With the EU’s political and trade relationship with China being actively discussed, Amnesty International today releases its latest report on the use of the death penalty in China and calls on EU foreign ministers meeting today to actively consider the report, which calls for an immediate moratorium on executions in China.
“Executed according to Law The death penalty in China“is available, see links at end of page.
The report details how the Chinese government routinely abuses national laws and international standards in the course of executing thousands of people each year. Amnesty International says the rights of individuals facing the death penalty are violated at every stage of proceedings, including confessions obtained under torture being used as evidence against them (see individual cases below).
The report comes a week after a senior Chinese legislator suggested China executes 10,000 people a year. This is higher than the number of judicial executions recorded for the rest of the world combined. As well as promoting lethal injections as a method of execution, mobile execution chambers (converted buses) are being extensively used throughout China in which prisoners can be executed immediately after a sentence is passed.
“We are releasing this report today to coincide with the meeting of EU foreign ministers in the hope that they will take the issues raised into account when recommending how the EU’s future relationship with China should be handled,” Dick Oosting, Director of Amnesty International’s EU Office, said.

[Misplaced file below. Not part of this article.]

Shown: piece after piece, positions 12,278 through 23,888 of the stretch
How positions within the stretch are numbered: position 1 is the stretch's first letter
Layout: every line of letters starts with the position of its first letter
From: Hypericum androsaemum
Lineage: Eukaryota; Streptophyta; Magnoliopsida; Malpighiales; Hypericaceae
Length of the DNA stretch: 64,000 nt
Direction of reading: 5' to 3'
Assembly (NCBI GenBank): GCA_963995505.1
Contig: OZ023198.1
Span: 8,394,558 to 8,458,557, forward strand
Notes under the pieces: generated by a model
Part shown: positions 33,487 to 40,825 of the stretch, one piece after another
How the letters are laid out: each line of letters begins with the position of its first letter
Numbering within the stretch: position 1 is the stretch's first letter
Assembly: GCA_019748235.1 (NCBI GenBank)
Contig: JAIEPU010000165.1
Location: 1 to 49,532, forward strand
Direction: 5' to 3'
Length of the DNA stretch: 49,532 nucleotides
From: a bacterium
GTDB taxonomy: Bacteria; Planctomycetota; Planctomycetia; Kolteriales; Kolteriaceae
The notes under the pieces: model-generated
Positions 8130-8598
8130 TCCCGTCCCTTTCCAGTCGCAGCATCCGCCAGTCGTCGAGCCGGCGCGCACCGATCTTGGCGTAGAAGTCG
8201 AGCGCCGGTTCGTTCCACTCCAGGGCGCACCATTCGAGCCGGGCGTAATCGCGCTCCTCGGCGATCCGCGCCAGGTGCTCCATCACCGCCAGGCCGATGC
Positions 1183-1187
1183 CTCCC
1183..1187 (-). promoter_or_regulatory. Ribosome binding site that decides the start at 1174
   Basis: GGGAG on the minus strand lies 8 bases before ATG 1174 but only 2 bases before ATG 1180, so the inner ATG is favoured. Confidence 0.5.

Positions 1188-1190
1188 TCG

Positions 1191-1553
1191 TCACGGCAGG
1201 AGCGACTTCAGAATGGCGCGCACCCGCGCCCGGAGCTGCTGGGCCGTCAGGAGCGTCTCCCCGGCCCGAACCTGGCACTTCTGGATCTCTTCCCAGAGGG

“As in previous years, its human rights dialogue with China is an excuse for the EU not to put forward a resolution at the United Nations Human Rights Commission in Geneva criticizing China’s human rights record. It is also likely that today’s meeting of foreign ministers will release conclusions on China that will be far less detailed than those of previous years.”
“However, the EU has always stressed that dialogues should produce concrete results and assured that the dialogue with China would not prevent public scrutiny of human rights issues. Given today’s Amnesty International report and the general picture of persistent gross abuse across a broad spectrum of human rights in China, these assurances seem very thin,” Dick Oosting said.
Amnesty International therefore calls on EU foreign ministers to recommend the active promotion of a moratorium on the death penalty in China and to live up to the EU’s own guidelines both on the death penalty and human rights dialogues by promoting a resolution at the UN Commission on Human Rights calling for such a moratorium.
- Chen Guoqing and three co-defendants accused of murder in 1996. They have now been re-tried and re-sentenced to death four times. They have so far successfully appealed three times, because the appeal court recognised the evidence against them was non-existent, scant, or based upon confessions extorted through torture. They remain in prison awaiting a final verdict.
- Zhao Fenrong, a woman also accused of murder in 1998 and sentenced to death at her trial and two re-trials, also on the basis of non-existent or scant evidence, and upon a confession extorted through torture. She is currently in prison on a suspended death sentence possibly awaiting a further appeal.
- Tenzin Deleg Rinpoche, a Tibetan Buddhist cleric who was given a suspended death sentence following a blatantly unfair trial and a summary appeal procedure which saw his co-defendant Lobsang Dhundup executed on the day the sentence was passed.
- Gong Shengliang, a Christian pastor who was also subjected to a blatantly unfair trial and sentenced to death, only to have his sentence reduced to life on appeal. He remains in prison, and there are serious concerns for his health following allegations of repeated and sustained beatings in prison.
For further comment/background and interviews:
Amnesty International EU Office (Brussels):
Email: [email protected]